The Contributions of the American Cancer Society to Cancer Research
Founded in 1913 in New York City by ten doctors and five average citizens, the American Cancer Society (originally called the American Society for the Control of Cancer) has grown into the single largest, not-for-profit benefactor of cancer research in the United States. Since the creation of its extramural grants program in 1946, it has distributed more than 4.6 billion in funding to hospitals, research facilities, doctors, nurses, clinicians, and social workers. The American Cancer Society (ACS) can boast many past and present-day leaders in the field of cancer research among its grant recipients, including forty-seven Nobel Laureates. The list of medical advancements and accomplishments that it has helped to fund is long and distinguished. Today we talked with Meghana Rajadhyaksha, chief marketing officer of Miami Spine Institute, to explain some of the greatest successes and most important contributions to cancer research that the ACS has been involved in during its 106-year history.
Public Education and Raising Awareness
Although, in the modern era, most of the funds given out are directed to laboratory research, in its formative years, one of the first major endeavours of the ACS was a public education campaign about cancer.
In the early years of the twentieth century, cancer was shrouded in a veil of mystery and fear. The topic was regarded as taboo in polite conversation, and, as a result, the general public knew next to nothing about it. Often, those afflicted would not tell friends or loved ones they had contracted the disease. In many cases, doctors would not even tell their patients they had cancer. Realizing that the first step to combating cancer was a populace properly educated in identification and prevention, the American Cancer Society embarked upon a campaign of de-mystification and awareness. Meghana Rajadhyaksha explains that the resulting effort was an unmitigated success and paved the way for the open discourse about cancer between the medical community and the public that exists today.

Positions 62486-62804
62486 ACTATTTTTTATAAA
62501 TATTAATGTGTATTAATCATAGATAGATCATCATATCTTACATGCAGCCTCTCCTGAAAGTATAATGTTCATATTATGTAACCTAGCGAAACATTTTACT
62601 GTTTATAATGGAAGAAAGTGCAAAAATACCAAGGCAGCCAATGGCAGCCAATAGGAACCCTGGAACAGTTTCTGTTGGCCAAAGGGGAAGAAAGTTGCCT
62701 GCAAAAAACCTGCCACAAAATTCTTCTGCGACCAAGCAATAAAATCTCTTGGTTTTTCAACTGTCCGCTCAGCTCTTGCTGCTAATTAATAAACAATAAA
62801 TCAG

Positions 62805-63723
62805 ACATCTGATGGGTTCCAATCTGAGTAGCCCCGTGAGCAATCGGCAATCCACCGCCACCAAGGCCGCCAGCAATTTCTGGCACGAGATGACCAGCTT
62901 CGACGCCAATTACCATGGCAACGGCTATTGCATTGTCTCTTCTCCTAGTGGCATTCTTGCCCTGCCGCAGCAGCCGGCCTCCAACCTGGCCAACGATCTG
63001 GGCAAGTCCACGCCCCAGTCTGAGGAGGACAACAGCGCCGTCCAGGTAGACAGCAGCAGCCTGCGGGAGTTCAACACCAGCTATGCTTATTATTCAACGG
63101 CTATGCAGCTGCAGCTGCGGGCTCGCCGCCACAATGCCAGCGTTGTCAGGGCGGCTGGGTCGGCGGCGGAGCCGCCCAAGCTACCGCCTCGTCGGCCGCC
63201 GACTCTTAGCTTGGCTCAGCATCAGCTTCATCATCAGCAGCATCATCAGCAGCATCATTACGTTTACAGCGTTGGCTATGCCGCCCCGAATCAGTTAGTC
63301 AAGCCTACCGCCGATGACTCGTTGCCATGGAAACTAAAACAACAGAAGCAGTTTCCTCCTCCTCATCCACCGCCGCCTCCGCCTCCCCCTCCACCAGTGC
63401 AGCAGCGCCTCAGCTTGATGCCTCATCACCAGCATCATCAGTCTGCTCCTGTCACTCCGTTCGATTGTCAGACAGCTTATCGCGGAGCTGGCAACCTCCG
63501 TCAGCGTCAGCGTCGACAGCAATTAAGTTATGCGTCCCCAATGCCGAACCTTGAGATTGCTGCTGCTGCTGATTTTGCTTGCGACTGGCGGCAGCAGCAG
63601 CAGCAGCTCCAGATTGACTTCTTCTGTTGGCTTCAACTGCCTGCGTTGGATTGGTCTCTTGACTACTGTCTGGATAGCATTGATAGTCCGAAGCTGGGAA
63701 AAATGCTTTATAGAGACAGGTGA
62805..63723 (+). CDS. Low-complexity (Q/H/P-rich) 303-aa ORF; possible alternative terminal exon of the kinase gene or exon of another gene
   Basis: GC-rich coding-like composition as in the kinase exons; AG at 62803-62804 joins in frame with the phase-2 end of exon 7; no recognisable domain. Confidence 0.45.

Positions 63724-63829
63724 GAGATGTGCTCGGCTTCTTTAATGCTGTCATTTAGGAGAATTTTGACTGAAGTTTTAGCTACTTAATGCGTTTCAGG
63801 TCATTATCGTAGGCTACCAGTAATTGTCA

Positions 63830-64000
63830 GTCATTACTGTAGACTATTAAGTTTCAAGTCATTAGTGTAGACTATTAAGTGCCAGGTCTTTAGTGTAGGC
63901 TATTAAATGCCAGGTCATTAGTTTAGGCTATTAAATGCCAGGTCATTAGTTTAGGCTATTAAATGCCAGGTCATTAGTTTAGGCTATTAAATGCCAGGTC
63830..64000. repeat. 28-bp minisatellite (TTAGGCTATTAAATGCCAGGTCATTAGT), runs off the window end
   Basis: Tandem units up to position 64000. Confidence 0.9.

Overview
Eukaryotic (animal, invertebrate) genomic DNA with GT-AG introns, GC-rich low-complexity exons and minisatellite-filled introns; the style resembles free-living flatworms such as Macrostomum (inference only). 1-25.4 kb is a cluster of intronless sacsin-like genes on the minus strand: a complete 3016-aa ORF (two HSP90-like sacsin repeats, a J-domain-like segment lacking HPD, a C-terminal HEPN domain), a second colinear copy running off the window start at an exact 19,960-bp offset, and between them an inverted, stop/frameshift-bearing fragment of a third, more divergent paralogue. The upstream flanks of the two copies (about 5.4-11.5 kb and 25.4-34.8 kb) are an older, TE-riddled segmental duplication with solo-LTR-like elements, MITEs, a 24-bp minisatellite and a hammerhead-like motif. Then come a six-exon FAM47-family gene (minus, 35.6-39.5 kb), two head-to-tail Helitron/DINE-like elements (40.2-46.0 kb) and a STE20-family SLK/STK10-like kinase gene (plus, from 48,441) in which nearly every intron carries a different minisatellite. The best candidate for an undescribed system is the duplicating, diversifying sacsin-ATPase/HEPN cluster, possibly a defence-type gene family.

The Link Between Tobacco Consumption and Cancer
In the 1960s, the American Cancer Society was instrumental in scientifically confirming the link between tobacco consumption and cancer. Studies funded largely by the ACS were cited in a report by the United States Surgeon General informing the public of the connection between smoking tobacco and the likelihood of contracting specifically lung cancer, but also other varieties of cancer, as well. This report greatly contributed to altering the general public’s perception on tobacco usage and laid the groundwork for the government-sponsored anti-smoking movement that continues to this day.
A Vaccine for Human Papillomavirus
In 2006, the Food and Drug Administration approved the first preventative human papillomavirus (HPV) vaccine for public use. By this point, research had long indicated that most kinds of cervical cancer were caused by HPV. A former grantee of the American Cancer Society, Robert C. Rose, PhD, pioneered the use of harmless viral particles as a method of stimulating an immune response in the human body—a discovery critical to the development of the vaccine.
Throughout its history, the American Cancer Society has had many great successes, and the above examples merely skim the surface. The research that the ACS funds has spawned breakthroughs that have saved or improved the lives of millions of people. It is an organization with which Meghana Rajadhyaksha, and her husband, Dr. Amar Rajadhyaksha, are immensely proud to be affiliated.